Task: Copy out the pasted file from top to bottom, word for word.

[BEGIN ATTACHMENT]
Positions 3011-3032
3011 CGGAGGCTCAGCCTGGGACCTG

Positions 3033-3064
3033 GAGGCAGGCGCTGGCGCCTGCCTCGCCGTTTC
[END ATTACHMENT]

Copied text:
Positions 3011-3032
3011 CGGAGGCTCAGCCTGGGACCTG

Positions 3033-3064
3033 GAGGCAGGCGCTGGCGCCTGCCTCGCCGTTTC